In 2013, Hanukkah runs from November 27th (next Thursday) to December 5th, with the dates changing every year. The holiday has origins in keeping a candle lit by oil, and therefore, much of the food related to this holiday involve oil.
Either baked or fried, many of the foods use oil in some regard. The most iconic of these foods is the latke, Yiddish for “potato pancake”. Jam-filled donuts are common amongst some families, and bimuelos (fried dough balls, similar to donut holes) and sufganiyah (two circles of dough covering a jam and fried together) continue the trend of fried sweets.
For a main meal, challah bread, beef brisket, and kugel are staples.
- Challah is a braided bread that is traditionally parve (containing no dairy or meat), sometimes including raisins or topped with sesame seeds.
- Beef brisket is one of the most popular cuts, and can be turned into corned beef or pastrami. For a meal such as this, it is traditionally braised as a pot roast.
- Kugel is a casserole, traditionally composed of egg noodles or potatoes. Some believe eating this dish brings special spiritual blessings.
Much of this meal can be prepared in advance, requiring little work to be done when it’s time to eat. Even if you don’t celebrate the holiday, foods traditional to it are delicious and interesting, if you’ve never had the chance.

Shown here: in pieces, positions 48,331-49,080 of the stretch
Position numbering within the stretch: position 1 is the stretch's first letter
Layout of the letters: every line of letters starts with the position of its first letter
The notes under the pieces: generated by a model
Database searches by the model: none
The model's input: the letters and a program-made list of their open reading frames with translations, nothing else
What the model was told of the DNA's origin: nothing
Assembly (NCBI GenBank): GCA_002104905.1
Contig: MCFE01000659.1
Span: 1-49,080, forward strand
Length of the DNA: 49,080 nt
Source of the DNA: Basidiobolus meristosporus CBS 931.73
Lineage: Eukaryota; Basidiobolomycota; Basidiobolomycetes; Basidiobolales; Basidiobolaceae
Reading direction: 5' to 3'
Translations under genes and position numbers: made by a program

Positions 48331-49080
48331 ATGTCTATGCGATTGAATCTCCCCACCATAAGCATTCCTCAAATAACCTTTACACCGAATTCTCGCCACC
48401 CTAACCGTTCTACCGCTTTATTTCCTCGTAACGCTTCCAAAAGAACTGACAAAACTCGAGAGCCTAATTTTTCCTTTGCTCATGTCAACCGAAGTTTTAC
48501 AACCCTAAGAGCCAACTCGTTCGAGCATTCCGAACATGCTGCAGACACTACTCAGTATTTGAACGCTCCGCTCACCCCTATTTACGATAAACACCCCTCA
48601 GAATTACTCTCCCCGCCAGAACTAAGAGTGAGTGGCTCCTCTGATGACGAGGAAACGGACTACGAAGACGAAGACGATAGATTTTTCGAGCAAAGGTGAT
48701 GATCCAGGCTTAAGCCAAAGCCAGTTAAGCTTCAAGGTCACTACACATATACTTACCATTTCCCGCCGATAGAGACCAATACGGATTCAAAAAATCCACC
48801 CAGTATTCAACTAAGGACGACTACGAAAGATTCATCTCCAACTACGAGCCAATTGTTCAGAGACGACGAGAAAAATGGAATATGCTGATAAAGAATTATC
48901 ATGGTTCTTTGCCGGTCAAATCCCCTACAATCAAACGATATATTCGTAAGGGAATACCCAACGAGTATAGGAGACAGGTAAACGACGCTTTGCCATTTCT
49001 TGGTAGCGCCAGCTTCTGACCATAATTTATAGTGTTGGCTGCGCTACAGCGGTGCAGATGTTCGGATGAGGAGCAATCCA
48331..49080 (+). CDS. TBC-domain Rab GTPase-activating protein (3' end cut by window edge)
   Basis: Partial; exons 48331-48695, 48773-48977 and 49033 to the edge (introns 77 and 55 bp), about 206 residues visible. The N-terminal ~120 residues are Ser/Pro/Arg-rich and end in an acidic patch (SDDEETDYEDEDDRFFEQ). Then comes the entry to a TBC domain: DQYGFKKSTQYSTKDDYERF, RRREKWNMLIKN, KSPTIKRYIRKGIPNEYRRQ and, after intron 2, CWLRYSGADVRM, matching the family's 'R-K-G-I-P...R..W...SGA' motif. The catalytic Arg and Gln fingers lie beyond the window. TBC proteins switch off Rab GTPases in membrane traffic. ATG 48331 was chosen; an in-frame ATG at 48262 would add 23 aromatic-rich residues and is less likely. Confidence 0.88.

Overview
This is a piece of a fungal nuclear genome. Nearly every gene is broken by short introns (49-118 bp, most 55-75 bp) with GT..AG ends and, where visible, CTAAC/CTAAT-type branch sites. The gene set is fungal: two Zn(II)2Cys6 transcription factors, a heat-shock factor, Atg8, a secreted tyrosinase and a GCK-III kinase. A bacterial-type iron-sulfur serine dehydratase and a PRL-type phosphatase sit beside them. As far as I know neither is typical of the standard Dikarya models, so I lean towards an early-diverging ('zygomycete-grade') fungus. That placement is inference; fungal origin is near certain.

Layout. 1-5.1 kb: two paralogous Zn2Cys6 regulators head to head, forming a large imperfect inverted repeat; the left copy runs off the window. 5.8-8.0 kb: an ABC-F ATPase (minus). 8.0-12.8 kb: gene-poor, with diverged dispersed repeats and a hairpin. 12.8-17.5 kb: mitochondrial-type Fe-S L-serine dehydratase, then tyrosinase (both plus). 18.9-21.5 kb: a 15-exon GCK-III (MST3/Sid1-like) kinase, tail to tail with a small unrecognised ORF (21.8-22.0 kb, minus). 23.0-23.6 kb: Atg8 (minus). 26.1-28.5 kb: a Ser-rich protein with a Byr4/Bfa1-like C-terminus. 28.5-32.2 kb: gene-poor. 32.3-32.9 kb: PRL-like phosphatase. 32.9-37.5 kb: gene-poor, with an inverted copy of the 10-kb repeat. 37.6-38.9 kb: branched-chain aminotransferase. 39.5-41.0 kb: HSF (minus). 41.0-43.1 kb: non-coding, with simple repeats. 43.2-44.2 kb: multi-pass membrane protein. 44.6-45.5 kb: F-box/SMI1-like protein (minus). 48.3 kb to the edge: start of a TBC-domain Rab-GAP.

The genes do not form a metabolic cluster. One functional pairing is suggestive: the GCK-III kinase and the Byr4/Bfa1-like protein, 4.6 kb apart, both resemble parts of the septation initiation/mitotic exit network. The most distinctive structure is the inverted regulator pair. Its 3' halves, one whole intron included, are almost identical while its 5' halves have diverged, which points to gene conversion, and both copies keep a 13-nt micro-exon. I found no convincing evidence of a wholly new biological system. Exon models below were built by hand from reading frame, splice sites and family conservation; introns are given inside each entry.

Notably, this is the only year in everyone’s lives that has Hanukkah start the same day as Thanksgiving, or at least the night before. This has lead to the unique cultural concept of Thanksgivukkah, a rare occurrence that won’t happen until the year 79811. This unique and fun concept and combination has lead to general humor towards the event, such as featuring the “menurky” (menorah + turkey), pardoning kosher turkeys, and general combined plans celebrating the combination of freedom-celebrating holidays.
If you’d like to focus on Hanukkah as a possible celebration in your restaurant, you may want to consider staying open late on Wednesday night, since celebrations start at nightfall. Given that the following day is Thanksgiving, you may want to close early and allow your staff to honor both holidays. There’s always the chance that you’ll be a destination spot for the holiday, but if it’s in question, you may just want to play it safe and keep things nice for your staff.
If you’d like to focus on Jewish dishes throughout the month, there’s two key bits to remember; the actual holiday of Hanukkah is centered around oil, so fried foods fit in great, and everything should be kosher. There’s no justification in a unplanned Hanukkah meal that accidentally features ham or bacon, crab, and cheeseburgers. While you can have fun for the event, remember that for many it is a solemn religious observance.